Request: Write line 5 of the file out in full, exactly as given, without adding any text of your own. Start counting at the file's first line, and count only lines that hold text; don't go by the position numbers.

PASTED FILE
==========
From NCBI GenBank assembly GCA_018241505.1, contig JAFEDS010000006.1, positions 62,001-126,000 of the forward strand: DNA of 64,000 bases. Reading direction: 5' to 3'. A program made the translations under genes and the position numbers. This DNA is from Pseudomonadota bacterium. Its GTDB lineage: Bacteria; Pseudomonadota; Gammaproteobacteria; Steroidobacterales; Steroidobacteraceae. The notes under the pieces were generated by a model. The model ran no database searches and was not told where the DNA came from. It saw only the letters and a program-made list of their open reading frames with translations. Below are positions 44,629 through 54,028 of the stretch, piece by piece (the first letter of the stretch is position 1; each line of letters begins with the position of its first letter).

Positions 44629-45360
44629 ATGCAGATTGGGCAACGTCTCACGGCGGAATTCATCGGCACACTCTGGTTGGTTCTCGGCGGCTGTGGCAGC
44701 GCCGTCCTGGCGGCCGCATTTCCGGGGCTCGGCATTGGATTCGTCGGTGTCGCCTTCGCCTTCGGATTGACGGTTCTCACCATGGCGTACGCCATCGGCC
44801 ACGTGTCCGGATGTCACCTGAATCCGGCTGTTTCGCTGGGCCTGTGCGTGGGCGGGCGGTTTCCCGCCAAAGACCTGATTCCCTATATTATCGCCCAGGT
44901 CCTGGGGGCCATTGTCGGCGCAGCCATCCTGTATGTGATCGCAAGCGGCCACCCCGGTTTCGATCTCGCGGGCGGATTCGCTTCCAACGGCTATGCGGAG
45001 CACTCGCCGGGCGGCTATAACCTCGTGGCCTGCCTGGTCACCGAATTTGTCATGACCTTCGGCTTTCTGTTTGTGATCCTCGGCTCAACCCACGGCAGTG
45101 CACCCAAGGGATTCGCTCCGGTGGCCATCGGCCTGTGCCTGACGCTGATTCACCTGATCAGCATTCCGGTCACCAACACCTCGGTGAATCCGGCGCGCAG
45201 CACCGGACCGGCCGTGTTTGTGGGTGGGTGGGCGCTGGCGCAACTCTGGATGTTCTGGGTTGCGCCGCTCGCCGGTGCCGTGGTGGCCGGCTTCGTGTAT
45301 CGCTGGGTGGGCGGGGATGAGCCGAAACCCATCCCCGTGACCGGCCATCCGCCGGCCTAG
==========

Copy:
44801 ACGTGTCCGGATGTCACCTGAATCCGGCTGTTTCGCTGGGCCTGTGCGTGGGCGGGCGGTTTCCCGCCAAAGACCTGATTCCCTATATTATCGCCCAGGT